Let L(x_{1}, x_{2}, .., x_{n}) be a scalar function of n
components of **x**. L(**x**) is positive definite in a neighborhood N of the origin
if L(**x**) > 0 for all **x** ｹ **0 **in N and L(**0**)
= 0.

Theorem: Letx*(t) = 0, t ｳ t_{0}be the zero solution of the homogeneous systemx｢=Axwherex(0) =x_{0}=0. Thenx*(t) is globally stable for t ｳ t_{0}if there exists L(x) with the following properties in some neighborhood N of0:(i) L(

x) and its partial derivatives are continuous.(ii) L(

x) is positive definite, or L(x) > 0.(iii) dL(

x)/dt is negative definite, or dL(x)/dt < 0.

Proof: By (ii) the quadratic form L(**x**) exhibits an ellipsoid curve. By (iii),
the ellipsoid curve shrinks to zero. Choose e > 0 such that
Ne ﾌ N above. Any half-path
starting in Ne remains in it because L(**x**) is a
quadrative form (by (ii)) which exhibits an ellipsoid curve that is continuous as well as
its partial derivatives (by (i)). The same holds for every sufficiently small e > 0 and hence for every sufficiently small neighborhood of the
origin. The zero solution is therefore globally stable.ｧ

Theorem: (Lyapunov's Second Method) The system (dx/dt) =Axis globally stable if and only if for some positive definite matrixW, the equation:

A｢ H+HA= -Whas a positive definite matrix

H.

Proof: If for some positive definite matrix **W**, the equation **A｢ H** + **HA** = -**W** has a positive definite matrix **H**,
let us show that (d**x/dt)** = **Ax** is globally stable. Since **H** is positive
definite, then L(**x**) = **x｢ Hx** is positive definite
(where **x｢ **is now the transpose of **x** and not the
time derivative), i.e. L(**x**) > 0. Also, L(**x**) positive definite implies
that V(**x**) and its partial derivatives are continuous. Differentiating L(**x**),
then:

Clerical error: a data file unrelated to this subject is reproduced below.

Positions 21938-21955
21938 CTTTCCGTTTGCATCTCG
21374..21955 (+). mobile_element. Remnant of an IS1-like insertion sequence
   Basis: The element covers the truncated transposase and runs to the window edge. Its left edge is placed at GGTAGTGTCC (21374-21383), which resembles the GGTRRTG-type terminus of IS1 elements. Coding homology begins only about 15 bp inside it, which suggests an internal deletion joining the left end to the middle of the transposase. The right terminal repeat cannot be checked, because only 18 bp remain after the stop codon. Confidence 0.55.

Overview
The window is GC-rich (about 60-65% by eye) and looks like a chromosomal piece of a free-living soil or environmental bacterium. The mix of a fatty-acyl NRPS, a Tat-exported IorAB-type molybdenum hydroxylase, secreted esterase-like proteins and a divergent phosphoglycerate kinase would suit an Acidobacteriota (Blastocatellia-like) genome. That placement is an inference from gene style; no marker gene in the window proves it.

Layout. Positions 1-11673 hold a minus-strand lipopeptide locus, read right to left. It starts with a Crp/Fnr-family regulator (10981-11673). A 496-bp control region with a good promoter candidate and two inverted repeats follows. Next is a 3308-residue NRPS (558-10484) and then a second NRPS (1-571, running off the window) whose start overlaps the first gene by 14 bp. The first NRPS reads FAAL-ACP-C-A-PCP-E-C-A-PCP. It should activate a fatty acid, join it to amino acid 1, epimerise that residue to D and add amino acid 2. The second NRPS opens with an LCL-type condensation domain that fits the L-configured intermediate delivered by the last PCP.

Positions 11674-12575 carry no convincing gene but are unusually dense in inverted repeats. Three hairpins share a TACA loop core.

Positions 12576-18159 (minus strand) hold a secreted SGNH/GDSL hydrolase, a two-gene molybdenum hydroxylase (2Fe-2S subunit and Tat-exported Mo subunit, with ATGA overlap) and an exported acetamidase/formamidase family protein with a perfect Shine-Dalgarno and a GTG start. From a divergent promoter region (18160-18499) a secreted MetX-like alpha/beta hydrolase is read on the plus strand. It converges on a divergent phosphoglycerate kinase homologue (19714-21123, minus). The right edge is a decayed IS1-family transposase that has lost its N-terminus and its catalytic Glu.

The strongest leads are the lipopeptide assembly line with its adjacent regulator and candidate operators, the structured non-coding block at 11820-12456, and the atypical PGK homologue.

dL(

x)/dt = (dx｢ /dt)Hx+x｢ H(dx/dt)

or, as d**x**/dt = **Ax**:

dL(

x)/dt = (Ax)｢Hx+x｢ HAx

=

x｢ A｢ Hx+x｢ HAx

=

x｢(A｢ H+HA)x

thus, as **A｢ H** + **HA** = -**W**:

dL(

x)/dt =x｢(-W)x

**W** positive definite implies -**W** is negative definite, thus:

dL(

x)/dt =x｢(-W)x< 0

Finally, we can note that (i) L(**x**) and its partial derivatives are continuous;
(ii) V(**x**) is positive definite; (iii) dL(**x**)/dt is negative definite. As a
result, d**x**/dt is globally stable according to our previous theorem.

Conversely, if d**x**/dt = **Ax** is stable, let us show that for some positive
definite matrix **W**, the equation **A｢ H** + **HA**
= -**W** has a positive definite matrix **H**. d**x**/dt = **Ax** stable
implies all the eigenvalues of **A** are negative, i.e. l
< 0 for any eigenvalue l of **A**. Now, as l **x** = **Ax**, then (**Ax**)｢
= (l **x**)｢ , which implies **x｢ A｢ **= l **x｢ **. Thus, premultiplying **A｢ H**
+ **AH** by **x｢ **and postmultiplying it by **x**,
we obtain:

x｢ (A｢ H + HA)x = x｢ (-W)x

or:

x｢ A｢ Hx + x｢ HAx = x｢ (-W)x

or substiting in l **x｢ **and
l **x**:

l x｢ Hx + x｢ Hl x = x｢ (-W)x

or simply:

2l

x｢ Hx=x｢(-W)x

As -**W** is negative definite, then **x｢ **(-**W**)**x**
< 0, thus 2l **x｢ Hx** <
0. As l < 0 by the assumption of stability, then it must be
that **x｢ Hx** > 0, or **H** is a positive definite
matrix.ｧ

Thus, we have proven that a real n ｴ n matrix **A** is a
stable matrix if and only if there exists a symmetric positive definite matrix **H**
such that **A｢ H** + **HA** is negative definite. In
practice, we can choose **W** = **I** and solve for **H** in the equation **A｢ H** + **HA** = -**I**. The solution has the form **H**
= a (**A｢ **)^{-1}**A**^{-1}
+ b **I** where a and b are constants. Thus, choosing a Lyapunov function, L(**x**) = **x｢ Hx**, we can use this solution to determine **H**.

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